For investors, the relentless streaming of media news about markets, business and economics can be overwhelming.
Investors are continually bombarded with headlines, charts and financial data over the internet and the press. Topics about U.S. stocks today are popular. All too often, media “news” evokes feelings of greed, fear and envy rather than reasoned thought.
Those whose investing relies primarily on headlines tend to ignore financial history to their peril. For example, in contrast to high recent performance of many featured stocks, the S&P 500 index—comprised of shares representing the most important U.S. companies — for ten years since 2009 – showed a cumulative return of only 0.9 percent, less than a single year’s return for a bank account!
Consumer confidence for business prospects here in the U. S. has risen to its highest level since 2000, when the infamous “Lost Decade” for U.S. stocks began. That is partly due to tax reform, leading many businesses to expand, and S&P 500 corporations to repatriate billions of dollars accumulated overseas. From January 2010 to May 2018, beginning at a low market point, the S&P 500 Index has grown 189.4 percent, leading other asset class alternatives.1
Recalling media headlines from the “Lost Decade”2 reminds us when even experienced market participants questioned the wisdom of disciplined equity investment strategies with U. S. stocks:
- May 1999: Dow Jones Industrial Average Closes Above 11,000 for the First Time
- March 2000: Nasdaq Stock Exchange Index Reaches an All-Time High of 5,048
- April 2000: In Less Than a Month, Nearly a Trillion Dollars of Stock Value Evaporates
- October 2002: Nasdaq Hits a Bear-Market Low of 1,114
- September 2005: Home Prices Post Record Gains
- September 2008: Lehman Files for Bankruptcy, Merrill Lynch Is Sold to Avoid Bankruptcy
Equity markets are inherently volatile as well as cyclical. While those times are well behind us, those crises continue to be important reminders of when headlines directly impacted investor feelings and decisions impacting wealth.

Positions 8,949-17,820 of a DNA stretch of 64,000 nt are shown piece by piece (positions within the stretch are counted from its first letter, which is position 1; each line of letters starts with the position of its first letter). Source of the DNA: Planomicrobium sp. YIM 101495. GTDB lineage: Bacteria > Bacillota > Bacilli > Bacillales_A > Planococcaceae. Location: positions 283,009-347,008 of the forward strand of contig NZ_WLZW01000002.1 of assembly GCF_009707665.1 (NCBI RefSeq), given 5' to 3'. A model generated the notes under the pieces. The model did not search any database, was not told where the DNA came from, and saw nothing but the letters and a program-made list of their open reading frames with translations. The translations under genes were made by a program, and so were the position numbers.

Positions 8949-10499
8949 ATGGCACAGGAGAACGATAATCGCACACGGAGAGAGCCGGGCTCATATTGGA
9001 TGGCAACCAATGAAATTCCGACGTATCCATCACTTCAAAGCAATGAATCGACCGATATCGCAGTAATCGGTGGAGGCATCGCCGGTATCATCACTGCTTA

So how well did media headlines after the fact positively influence investor behavior by implying investors should go to cash? Sometimes, doing nothing is the right response, and the best way to avoid disaster.
For example, if one hypothetically held a diversified portfolio of large US stocks worth $10,000 back in May 1999 and stayed invested, that portfolio would be worth approximately $28,000 today, much better than a bond index fund or a bank savings account.3
When media noise focuses on high-performing stocks and funds, losing sight of psychological benefits for staying disciplined and abandoning sound strategy is all too common. Over the recent past, investors have been heavily influenced by media to concentrate in the well-performing top ten to 15 percent of larger U.S. stocks, like those found in an S&P 500 index—after they have already gone up in price and actually may be priced too high. Without a disciplined strategy, an equally strong temptation may be to start selling those same stocks low after media speculative noise has turned from optimism to pessimism.
Recently we see an increasing number of prospective clients wisely avoid expensive actively managed funds, and instead own low-cost index funds. But after professional analysis, X-raying their aggregate portfolios of index and index-style funds, we keep finding the same recurring issue: these personally repositioned portfolios are actually concentrated on a single asset class and a single market factor—closely approximating the U.S. larger company stock asset class, much like the S&P 500 index. International positions are underweighted, and size and value factors are absent. As for fixed income allocation to reduce volatility—those positions are often very underweighted.
Unknowingly, these investors have a diversity of funds but lack stock diversification and informed asset allocations for effective risk reduction, that would protect them in a market downturn and position them better for a recovery.